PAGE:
A 30-something photographer is seduced by a 14-year-old girl via online chat room. He brings her to his house for some drinks (alcoholic ones no less) and finds himself drugged, tied to a chair and bombard with dull-sarcasm and soapbox lecturing from his would-be teen victim. She accuses him of being a child-molester (who would have thought?) and a possible murder while threatening to castrate him, or at least bore him senseless with pretentious dialogue and gaping plot-holes. In the end, it's the audience that suffers.
http://braidedthreads.blogspot.com/2008/09/dyou-know.html ...Juno, like a lot of other Independent films of the last 6 or 8 years, has that heavily marketed independent feel. That coming-of-agedness. That whiplash of the ironic and the adorable. These are smart films that unroll predictably before our eyes, winking knowingly at us while also trying to appeal to the pocketbooks of a wider audience. I am thinking of such recent films as Thumbsucker, The Squid and the Whale, and the little movie that could: Little Miss Sunshine. In fact, if you watch the trailers for these films back-to-back, their marketing campaigns will suddenly seem embarassingly derrivative.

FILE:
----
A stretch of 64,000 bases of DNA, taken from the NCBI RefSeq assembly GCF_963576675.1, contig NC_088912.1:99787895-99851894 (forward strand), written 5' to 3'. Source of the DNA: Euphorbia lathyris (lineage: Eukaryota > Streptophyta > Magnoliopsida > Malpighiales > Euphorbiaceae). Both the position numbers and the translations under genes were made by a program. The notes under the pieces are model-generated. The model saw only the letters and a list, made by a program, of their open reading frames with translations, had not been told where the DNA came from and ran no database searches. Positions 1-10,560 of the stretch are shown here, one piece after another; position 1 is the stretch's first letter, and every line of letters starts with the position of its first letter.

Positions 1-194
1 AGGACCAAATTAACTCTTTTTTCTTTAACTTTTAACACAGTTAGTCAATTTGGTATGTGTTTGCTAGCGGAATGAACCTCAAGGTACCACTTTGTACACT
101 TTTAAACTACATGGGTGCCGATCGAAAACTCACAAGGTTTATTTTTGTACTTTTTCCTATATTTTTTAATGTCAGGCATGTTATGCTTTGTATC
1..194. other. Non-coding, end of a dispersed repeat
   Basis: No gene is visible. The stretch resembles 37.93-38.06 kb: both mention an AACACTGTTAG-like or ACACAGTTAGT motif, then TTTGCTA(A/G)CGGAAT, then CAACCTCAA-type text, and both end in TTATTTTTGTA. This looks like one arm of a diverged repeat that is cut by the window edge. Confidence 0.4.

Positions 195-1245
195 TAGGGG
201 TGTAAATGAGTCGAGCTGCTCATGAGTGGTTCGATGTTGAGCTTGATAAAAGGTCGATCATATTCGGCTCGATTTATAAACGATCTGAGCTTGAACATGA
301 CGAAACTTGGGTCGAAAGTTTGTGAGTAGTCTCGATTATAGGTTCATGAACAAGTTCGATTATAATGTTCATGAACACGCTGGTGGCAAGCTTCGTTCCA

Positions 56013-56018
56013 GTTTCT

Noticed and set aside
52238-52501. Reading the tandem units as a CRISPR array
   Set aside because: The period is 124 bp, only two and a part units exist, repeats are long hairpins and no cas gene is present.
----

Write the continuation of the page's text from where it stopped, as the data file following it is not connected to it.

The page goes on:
I love Sunny D
Reviewed by Squint for Juno at 2008-03-12 14:26:22
Well-deserving of its Academy Award nominations and best-screenplay win, Juno is more than another indie teen romp. Ellen Page is believable as a teenager who deals with an unplanned pregnancy with very real emotions and actions. There are great performances, especially from Allison Janney as Juno's exasperated but loving stepmother. The soundtrack is great, too.